In “Making of an Artist,” we ask noteable members of Reykjavík’s arts scene to tell us about the formative works and experiences that helped them along on their creative journey. Our first subject is Melkorka Sigríður Magnúsdóttir: the dancing, whirling, grinning frontwoman you might know from our favourite electro-pop party band, Milkywhale. Here are her selections.
1. Beauty and the Beast on the West End
I was eleven, and blown away by the whole show: the singers, choreography, glitter, costumes… I still keep the programme on my bookshelf.
2. Körper – Sasha Waltz
My mother took me to see this performance at the Reykjavík Arts Festival in 2004. The whole show was such an intense explosion of ideas. It influenced my decision to study choreography and performance in [mainland] Europe. I just wanted to get to know everything that was happening in the performing arts scene over there.
3. Screensaver – Icelandic Dance Company
This piece is by an Israeli choreographer, and I remember how different it felt from everything the Icelandic Dance Company had been doing until then. It was super technical and really hardcore. The style was so specific, and the “wow!” factor was definitely there.
4. The World in Pictures – Forced Entertainment
I’d just moved to Amsterdam in 2006 and went to see this performance. It started with a one-and-a-half hour monologue, and more than half of the audience walked out. The show was based on the idea of telling the history of the world from the cavemen until today. It was so messy and great. I’m always impressed when theatre artists manage to stage complete chaos. The dark ages were realized by dimming the lights and presenting a wildlife slideshow on a Macook while performers dressed as monks threw fake snow around. You get the idea.
5. Rosas Danst Rosas – Anna Teresa De Keersmaker
Beyoncé’s music video “Countdown” is basically stolen from “Rosas Danst Rosas”. The original version is over twenty years old, and so much better! There’s something so original, weird and strong about these movements, which I hadn’t really seen before in dance. Complete girl power.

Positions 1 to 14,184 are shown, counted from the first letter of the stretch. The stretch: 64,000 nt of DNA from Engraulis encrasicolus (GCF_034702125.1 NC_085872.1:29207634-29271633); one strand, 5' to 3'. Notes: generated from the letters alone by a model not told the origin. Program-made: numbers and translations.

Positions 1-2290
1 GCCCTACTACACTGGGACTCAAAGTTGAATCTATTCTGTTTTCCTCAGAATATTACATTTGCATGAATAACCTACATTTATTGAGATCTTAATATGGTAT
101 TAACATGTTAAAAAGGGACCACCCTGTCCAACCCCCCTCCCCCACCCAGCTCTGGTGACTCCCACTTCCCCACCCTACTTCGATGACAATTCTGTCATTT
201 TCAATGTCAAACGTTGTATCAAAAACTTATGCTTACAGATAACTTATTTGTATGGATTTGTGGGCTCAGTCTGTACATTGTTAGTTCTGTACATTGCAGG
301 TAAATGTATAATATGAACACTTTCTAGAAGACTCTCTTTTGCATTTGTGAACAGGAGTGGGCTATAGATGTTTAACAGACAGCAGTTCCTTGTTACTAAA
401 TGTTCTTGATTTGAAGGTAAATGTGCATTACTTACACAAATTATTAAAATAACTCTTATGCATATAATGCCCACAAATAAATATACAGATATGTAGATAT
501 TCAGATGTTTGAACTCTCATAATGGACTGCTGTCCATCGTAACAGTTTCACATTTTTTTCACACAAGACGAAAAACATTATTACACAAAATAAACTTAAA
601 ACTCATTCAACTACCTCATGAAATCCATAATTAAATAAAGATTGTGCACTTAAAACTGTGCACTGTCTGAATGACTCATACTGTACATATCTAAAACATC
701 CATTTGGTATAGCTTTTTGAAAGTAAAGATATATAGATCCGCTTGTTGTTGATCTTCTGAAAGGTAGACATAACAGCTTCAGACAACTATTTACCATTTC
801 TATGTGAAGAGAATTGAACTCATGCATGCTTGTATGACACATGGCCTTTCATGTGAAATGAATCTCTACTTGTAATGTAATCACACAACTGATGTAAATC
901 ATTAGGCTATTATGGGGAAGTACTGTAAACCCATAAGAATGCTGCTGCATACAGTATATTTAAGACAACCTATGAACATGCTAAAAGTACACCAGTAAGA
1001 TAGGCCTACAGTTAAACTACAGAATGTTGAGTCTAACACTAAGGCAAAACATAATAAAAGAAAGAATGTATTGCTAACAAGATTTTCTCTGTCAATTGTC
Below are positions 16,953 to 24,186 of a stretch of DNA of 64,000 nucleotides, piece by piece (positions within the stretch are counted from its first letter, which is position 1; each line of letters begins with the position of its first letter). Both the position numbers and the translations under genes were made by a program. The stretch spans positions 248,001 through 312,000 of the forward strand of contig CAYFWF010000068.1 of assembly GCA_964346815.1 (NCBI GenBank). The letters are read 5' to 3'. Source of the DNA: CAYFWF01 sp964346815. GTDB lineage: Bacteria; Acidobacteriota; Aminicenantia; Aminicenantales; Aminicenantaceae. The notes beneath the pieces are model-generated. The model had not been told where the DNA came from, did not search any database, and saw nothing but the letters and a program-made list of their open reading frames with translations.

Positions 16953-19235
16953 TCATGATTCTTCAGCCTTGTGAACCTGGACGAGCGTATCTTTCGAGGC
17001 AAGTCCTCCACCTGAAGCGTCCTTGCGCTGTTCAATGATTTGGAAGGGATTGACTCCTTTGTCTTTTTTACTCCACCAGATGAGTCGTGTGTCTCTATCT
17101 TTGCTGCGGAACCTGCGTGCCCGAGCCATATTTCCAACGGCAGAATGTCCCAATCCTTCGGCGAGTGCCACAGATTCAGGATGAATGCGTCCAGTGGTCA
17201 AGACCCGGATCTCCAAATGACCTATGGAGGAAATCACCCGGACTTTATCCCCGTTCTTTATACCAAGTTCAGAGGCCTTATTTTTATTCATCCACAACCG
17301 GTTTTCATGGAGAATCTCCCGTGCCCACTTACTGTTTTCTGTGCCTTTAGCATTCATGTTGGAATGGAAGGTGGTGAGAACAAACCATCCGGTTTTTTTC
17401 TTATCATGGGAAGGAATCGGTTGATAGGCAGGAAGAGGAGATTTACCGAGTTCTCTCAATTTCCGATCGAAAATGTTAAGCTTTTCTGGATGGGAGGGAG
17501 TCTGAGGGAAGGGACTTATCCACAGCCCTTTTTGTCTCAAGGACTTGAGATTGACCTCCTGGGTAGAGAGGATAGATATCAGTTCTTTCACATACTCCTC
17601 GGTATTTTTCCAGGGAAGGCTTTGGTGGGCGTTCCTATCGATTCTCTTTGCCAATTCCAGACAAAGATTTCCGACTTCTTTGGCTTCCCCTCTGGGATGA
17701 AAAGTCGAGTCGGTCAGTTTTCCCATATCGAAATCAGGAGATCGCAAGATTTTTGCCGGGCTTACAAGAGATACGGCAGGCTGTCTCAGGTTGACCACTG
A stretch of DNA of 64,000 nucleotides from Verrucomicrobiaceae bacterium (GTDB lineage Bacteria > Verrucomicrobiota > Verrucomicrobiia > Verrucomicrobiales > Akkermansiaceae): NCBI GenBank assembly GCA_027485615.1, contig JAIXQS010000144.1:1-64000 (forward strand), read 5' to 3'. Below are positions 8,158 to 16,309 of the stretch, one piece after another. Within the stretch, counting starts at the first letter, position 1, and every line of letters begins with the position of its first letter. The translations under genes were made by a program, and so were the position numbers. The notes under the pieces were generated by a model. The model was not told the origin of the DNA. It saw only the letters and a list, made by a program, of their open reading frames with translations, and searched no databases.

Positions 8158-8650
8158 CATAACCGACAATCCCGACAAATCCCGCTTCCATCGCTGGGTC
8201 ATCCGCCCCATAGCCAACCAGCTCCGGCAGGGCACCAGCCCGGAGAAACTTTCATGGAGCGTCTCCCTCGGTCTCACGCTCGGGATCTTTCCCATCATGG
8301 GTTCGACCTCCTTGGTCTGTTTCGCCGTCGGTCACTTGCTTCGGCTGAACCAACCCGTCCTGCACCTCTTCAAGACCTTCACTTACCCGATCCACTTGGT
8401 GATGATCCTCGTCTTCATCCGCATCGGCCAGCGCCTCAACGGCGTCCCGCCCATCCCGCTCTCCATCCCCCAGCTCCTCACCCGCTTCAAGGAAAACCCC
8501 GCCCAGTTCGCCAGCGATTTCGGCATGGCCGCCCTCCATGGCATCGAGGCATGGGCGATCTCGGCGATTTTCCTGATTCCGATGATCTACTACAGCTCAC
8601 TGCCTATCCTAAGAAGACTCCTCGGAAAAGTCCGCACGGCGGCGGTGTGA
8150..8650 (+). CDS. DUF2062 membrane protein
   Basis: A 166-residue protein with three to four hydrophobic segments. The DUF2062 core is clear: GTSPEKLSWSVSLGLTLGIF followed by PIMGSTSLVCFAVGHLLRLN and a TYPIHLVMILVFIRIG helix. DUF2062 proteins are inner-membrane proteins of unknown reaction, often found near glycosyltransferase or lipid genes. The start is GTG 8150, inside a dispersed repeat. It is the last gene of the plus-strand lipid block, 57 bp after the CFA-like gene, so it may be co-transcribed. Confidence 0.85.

6. Show Must Go On – Jérôme Bel
This piece is extremely simple. One DJ, nineteen pop songs and twenty dancers. The DJ plays songs from a stack of CDs. The first song (“Tonight” from “West Side Story”) is played to a dark auditorium. “Let the Sunshine In” brings a dawning of the stage lights. During the Beatles’ “Come Together,” the performers walk onstage and stand still in a line. Roughly thirty seconds into David Bowie’s “Let’s Dance,” they start groovin’ it. And it goes on like this until the end. So simple. Saw this performance in Brussels and loved it.
7. Robyn at Iceland Airwaves 2010 and Rock Werchter 2011
I am inspired by the particular ability of live music to affect an audience in a very primal way. For me Robyn does exactly that through her quirky performance and great music. I was completely blown away when I saw her perform at Airwaves in 2010 and again in Belgium the year after.
8. ‘Shaking the Habitual’ Tour – The Knife in O2 London
The Knife put on such crazy shows. I absolutely loved Shaking the Habitual, a night blurring the boundaries between a concert and a performance. You didn’t know which of the performers was singing, what was “live” and if anyone was really playing an instrument. I was like WHAT IS THIS, WHERE CAN I JOIN THIS CULT? It was a show in every sense of the word—the essence of a performance band.
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